In a DW interview, Indonesia analyst Yohanes Sulaiman says President Jokowi appears to have been under no apparent pressure to restart executions and that he is simply trying to convey the image of being a decisive leader in a country where there seems to be public support for the death penalty.

DW: Why does Indonesia have such a strong policy against drug traffickers?

'Overt international pressure to stop the 
executions will backfire spectacularly,' 
says Sulaiman
Yohannes Sulaiman: Drug abuse is a big problem in Indonesia. Each year the number of addicts is increasing. Since it is believed that the majority of drugs in Indonesia are imported, the government believes that by imposing harsh punishment on traffickers, they could reduce or halt the importation of drugs.

Why has President Joko Widodo decided to stick to the country's policy of executing drug offenders?

There is actually no overt pressure from either the party, the media, or the public. However, while there are a lot of discussions on death penalty, generally the public and media in Indonesia are clamoring for the death penalty to be expanded to people engaged in corruption.

A quick glimpse of the media in the past couple of years reveals that there have been few discussions on the death penalty being imposed on drug traffickers - except during a couple of occasions when there were new developments such as the release of Schapelle Corby, an Australian who was convicted and imprisoned for drug smuggling. So the sudden restart of executions comes out of the blue.

My guess is that President Jokowi wants to show "results" and his "decisiveness" especially in the first 100 days of his administration. Keep in mind that the issue of "being decisive" has hobbled Jokowi since the election campaigning, where the opposition kept claiming that he was and would be a very weak leader.

It seems to me that burning ships engaged in illegal fishing and re-imposing the death penalty are things that he could do to stress and buttress the idea that he is a strong, decisive leader, while giving him a huge boost in popularity. In fact, if he stops executions now, he could actually lose a huge amount of prestige and popularity. The death penalty genie is already out of the bottle.

How do you think the latest executions will affect Indonesia's relations with nations such as Brazil or the Netherlands?

I don't see any long-term damage in ties between Indonesia and the Netherlands. Indonesia is one of the most important countries in Southeast Asia and, one could argue, even in the world, thanks to its demographic and geostrategic position. The Dutch have a strong economic relationship with Indonesia - the Netherlands is one of the five main investors in Indonesia. The situation is similar with Brazil, with bilateral trade booming.

Sulaiman: 'The death penalty is
 popular in Indonesia'
Furthermore, both Netherlands and Brazil have close political ties with the country. It is therefore very doubtful that both countries would risk this strong relationship. So while there will be a short-term dip in relations, I don't think this will have a strong impact in the long run.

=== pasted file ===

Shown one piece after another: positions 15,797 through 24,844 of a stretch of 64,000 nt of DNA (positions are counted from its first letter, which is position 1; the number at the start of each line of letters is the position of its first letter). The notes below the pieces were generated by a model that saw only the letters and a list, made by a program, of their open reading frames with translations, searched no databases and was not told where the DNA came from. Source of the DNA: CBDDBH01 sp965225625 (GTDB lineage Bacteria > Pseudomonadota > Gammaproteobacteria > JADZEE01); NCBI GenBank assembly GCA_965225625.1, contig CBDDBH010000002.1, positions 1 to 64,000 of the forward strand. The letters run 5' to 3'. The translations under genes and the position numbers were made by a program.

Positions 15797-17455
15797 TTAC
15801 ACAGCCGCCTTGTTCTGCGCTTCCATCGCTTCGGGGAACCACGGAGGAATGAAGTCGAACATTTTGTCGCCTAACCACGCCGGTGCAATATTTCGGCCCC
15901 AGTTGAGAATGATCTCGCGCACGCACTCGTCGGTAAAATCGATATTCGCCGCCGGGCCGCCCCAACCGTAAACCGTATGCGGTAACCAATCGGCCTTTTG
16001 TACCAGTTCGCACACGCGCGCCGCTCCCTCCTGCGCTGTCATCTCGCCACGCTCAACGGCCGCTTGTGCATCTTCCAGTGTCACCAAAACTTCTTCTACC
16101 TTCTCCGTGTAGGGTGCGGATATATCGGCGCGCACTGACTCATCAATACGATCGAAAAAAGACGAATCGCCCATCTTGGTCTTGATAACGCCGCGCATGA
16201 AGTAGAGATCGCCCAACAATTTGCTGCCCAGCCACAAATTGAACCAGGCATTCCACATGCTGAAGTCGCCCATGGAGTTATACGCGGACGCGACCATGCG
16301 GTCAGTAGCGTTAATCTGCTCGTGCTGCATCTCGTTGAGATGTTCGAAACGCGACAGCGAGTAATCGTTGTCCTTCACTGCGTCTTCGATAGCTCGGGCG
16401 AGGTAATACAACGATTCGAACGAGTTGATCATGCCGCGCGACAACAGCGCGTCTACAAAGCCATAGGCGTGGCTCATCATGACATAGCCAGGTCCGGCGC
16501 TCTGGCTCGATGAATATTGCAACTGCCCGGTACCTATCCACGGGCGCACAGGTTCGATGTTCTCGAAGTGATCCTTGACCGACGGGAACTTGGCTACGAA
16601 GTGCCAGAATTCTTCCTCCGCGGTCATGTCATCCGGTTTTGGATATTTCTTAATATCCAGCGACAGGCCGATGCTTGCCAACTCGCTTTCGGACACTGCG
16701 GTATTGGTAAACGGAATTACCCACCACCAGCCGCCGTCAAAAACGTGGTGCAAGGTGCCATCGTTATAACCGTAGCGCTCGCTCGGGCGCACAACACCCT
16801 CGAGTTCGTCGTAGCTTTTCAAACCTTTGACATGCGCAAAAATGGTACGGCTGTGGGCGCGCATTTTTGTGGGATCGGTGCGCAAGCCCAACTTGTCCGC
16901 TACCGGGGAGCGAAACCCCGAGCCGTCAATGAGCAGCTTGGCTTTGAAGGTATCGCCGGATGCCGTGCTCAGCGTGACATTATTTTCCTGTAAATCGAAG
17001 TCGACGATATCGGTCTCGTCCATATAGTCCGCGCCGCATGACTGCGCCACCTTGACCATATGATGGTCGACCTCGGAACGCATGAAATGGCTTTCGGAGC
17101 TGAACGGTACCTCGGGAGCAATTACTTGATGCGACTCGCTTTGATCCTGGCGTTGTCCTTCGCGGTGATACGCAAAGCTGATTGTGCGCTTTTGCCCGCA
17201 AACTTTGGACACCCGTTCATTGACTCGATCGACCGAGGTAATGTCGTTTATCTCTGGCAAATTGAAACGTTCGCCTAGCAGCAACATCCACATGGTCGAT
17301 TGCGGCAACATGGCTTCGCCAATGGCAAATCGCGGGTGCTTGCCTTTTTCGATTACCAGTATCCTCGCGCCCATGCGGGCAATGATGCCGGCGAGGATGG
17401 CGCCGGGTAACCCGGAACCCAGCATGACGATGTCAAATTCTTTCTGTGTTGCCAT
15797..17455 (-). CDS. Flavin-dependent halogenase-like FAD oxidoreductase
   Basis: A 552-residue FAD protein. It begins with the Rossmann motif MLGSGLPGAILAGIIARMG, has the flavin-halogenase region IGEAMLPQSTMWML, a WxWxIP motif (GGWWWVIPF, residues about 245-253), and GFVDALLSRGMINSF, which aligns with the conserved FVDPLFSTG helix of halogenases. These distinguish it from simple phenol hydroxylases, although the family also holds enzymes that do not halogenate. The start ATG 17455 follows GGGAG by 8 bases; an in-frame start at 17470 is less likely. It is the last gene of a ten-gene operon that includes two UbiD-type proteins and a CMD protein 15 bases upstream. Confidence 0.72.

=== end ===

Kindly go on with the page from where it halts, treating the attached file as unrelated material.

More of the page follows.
What about the reactions from human rights groups?

The human rights groups are obviously disappointed, considering many believed that Jokowi would have much better track record in terms of human rights than his electoral rival Prabowo Subianto, who was suspected of being involved in human rights abuses back during the era of Indonesian strongman Suharto.

However, the main question is: Who voted for Jokowi? As already mentioned, the death penalty is popular in Indonesia even though you can argue that its effectiveness is overrated and it is not applied fairly.

What's important is to convey the image that you have a decisive president willing to impose the death penalty on those who are bent on poisoning the minds of the youths with drugs. That could be the image that wins the next election - or shows at least that the president is doing something in the first 100 days of his administration.

Will diplomatic appeals help prevent other executions?

It is a difficult question to answer because there are plenty of factors that might influence this. Obviously, overt international pressure, I think, will backfire spectacularly. The last thing Jokowi wants to have is the image of him kowtowing to foreign governments and pardoning drug smugglers on the death row.

Sulaiman: 'The government believes it
could halt the importation of drugs by
imposing harsh punishment on traffickers'
The opposition and the media would have a field day condemning the government and that also runs counter to the image that Jokowi wants to cultivate, which is the image of him as a "decisive leader" who wants Indonesia to be respected abroad.

I think diplomatic appeals, done quietly and with some incentives behind it, could prevent the executions. The death penalty genie is already out of the bottle, so there's no way that Jokowi could declare that he would stop the executions.

But, he could use the oldest trick in the book: just do nothing and people will forget about it. In order to do that, though, the Australians should put something on the table in exchange for another moratorium on the death penalty. That might work, but it has to be done very quietly.